Move Physio logo.

New to Us?

Your journey begins with a choice…


Live OR Virtual 45-min session

with your own Physio to:

**Dive deep into your entire history

**Explain why other treatments didn’t work

**Identify the Root Causes of your issues

**Develop your Goals for treatment

**Customize the structure for the Evaluation

Completion allows the option for a 45-min Evaluation





90-min Live, Hands-on session

with your own Physio to:

**Complete all aspects of the Consultation


**Evaluate & Assess all dysfunctions

**Formulate your optimal Plan of Care


**Begin Treatment – See & Feel Progress

Current Clients:

Need to continue your current care?

A therapist massages a patient's foot in an effort to ease pain.

Weak Ankles?


Dr. John De Noyelles, PT, OCS, CSCS

At Move Physio, we see a variety of orthopedic conditions in which we determine that the ankles and feet are at least partially responsible for. These conditions include knee, hip and even back pain. But what happens when the ankle has been injured, is weak or painful? As often as we see ankles with limited mobility, we also hear patients describe a history of “weak ankles” resulting in or from ankle sprains. Traditional rehabilitation in a typical physical therapy facility may incorporate an elastic exercise band for strengthening of the ankle musculature directly involved with the ankle. Even Consumer Reports published these exercises for preventing or fixing ankle sprains:

In terms of the big picture, I have a problem with these. These exercises do not resemble movements that we make in real life: walking, running, stair negotiation, or any functional activity that consists of our feet being on the ground. Look again at the pictures above. Do these resemble anything you do in real life? The gas and brake pedal are about the only things I can think of. Exercise band and ankle isolation exercises may be an appropriate start if weight-bearing is not allowed or is too painful. However, there is a lot more likely involved when a person describes his or her ankles as “weak.” The trunk (including the core), pelvis, hips, and the rest of the lower extremities, although far from the ankles, contribute greatly to overall function of the ankle. These regions “act on” the ankle. Greater efficiency above makes for less demand on the foot and ankles. As you’ve probably heard: “It’s all connected.”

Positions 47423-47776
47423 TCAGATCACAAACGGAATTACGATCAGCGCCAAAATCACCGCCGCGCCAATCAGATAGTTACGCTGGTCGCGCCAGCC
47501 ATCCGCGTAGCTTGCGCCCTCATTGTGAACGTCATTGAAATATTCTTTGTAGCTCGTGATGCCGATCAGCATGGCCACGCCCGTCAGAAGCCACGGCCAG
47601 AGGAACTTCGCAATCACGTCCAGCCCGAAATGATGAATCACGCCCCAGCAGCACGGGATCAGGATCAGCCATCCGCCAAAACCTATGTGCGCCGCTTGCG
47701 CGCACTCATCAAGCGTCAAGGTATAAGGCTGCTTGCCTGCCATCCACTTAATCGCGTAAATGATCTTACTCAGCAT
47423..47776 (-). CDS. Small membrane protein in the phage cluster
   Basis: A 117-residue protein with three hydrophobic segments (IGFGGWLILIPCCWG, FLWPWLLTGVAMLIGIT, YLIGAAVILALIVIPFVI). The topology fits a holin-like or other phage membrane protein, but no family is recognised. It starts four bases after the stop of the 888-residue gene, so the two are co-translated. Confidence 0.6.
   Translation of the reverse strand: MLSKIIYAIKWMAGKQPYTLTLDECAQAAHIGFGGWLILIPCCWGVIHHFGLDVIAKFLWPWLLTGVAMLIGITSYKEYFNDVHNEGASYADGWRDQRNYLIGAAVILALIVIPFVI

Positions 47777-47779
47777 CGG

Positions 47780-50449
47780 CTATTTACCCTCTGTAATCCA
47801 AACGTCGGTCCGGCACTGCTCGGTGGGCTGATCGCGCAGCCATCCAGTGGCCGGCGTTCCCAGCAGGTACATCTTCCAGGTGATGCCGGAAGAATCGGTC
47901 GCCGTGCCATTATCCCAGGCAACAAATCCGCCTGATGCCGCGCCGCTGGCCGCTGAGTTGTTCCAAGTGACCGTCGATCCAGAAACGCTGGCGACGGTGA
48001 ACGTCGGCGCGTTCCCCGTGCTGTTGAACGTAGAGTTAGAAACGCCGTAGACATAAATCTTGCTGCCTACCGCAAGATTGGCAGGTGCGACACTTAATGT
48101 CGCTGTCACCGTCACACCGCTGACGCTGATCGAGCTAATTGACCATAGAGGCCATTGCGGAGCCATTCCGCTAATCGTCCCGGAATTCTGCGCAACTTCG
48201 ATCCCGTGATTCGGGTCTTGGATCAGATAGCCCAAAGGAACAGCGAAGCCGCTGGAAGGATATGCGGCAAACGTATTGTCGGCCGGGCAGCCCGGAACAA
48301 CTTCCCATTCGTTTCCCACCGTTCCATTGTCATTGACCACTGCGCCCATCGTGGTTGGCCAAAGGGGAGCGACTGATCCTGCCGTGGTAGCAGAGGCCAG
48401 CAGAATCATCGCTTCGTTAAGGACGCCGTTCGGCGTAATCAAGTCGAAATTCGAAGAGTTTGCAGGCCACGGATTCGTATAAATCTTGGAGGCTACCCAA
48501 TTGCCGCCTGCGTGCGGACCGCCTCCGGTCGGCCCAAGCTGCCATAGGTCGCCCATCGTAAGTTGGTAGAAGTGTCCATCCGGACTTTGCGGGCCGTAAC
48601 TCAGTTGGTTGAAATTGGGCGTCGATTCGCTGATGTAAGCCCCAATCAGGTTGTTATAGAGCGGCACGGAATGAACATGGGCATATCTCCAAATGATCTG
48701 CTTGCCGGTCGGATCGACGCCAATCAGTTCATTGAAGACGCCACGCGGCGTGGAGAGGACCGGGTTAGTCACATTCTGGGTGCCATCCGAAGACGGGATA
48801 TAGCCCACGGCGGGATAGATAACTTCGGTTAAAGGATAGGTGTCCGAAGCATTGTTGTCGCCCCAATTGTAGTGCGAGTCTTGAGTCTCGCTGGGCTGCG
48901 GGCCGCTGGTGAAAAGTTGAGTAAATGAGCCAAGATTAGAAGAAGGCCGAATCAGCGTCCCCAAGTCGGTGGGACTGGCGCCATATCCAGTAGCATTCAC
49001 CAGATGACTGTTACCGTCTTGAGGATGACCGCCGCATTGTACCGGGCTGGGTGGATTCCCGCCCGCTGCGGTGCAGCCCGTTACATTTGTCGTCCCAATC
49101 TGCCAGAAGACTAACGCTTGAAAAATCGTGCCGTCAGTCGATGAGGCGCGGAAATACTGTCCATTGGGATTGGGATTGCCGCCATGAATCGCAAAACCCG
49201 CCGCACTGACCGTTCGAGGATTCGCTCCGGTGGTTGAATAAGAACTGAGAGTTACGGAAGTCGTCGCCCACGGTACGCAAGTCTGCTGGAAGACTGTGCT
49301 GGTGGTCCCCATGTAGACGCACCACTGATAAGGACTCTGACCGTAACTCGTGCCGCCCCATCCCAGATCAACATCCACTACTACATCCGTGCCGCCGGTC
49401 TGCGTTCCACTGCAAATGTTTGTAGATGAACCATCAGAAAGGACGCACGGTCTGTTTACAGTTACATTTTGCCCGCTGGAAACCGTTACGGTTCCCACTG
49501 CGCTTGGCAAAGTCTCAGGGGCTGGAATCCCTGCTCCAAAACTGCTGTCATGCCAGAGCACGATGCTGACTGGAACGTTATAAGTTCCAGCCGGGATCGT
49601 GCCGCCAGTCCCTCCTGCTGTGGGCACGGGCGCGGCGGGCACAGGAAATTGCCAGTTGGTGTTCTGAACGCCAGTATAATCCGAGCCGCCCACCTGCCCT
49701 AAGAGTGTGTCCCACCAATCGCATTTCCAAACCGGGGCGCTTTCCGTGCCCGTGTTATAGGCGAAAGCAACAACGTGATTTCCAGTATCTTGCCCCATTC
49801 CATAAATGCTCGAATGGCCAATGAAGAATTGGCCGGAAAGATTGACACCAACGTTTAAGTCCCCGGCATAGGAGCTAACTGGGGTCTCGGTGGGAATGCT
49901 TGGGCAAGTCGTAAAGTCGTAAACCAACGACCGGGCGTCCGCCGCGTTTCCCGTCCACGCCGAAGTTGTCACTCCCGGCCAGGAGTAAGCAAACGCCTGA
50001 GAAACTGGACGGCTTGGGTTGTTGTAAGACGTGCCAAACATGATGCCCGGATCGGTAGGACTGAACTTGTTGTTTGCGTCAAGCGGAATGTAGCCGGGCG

Why is this important? It is because too many rehabilitation programs for “weak” or sprained ankles rely primarily on the exercises above. I question whether these types of exercises are doing anything at all. Minimal strengthening of the small muscles around the ankle will likely do very little the next time you run, jump, pivot or negotiate steps.
Do your ankles feel weak, roll or sprain easily? The key dysfunction may be from up above. If true weakness is found in the ankles then functional, foot-on-the-floor activities and exercises that target these muscles may be more appropriate.

Dr. John De Noyelles, PT, OCS, CSCS


More Interesting Articles…

Suffering from the Effects of Abdominal Surgery?

Barefoot Training or Specialized Shoes?

Post-Surgical Rehab Should Not Be a Cookie-Cutter Approach

5 Warning Signs You’re Wasting Your Time in PT

What’s a Treatment Session Like?

Let the Kids Play

Why Your Doctor May Not Recommend Physical Therapy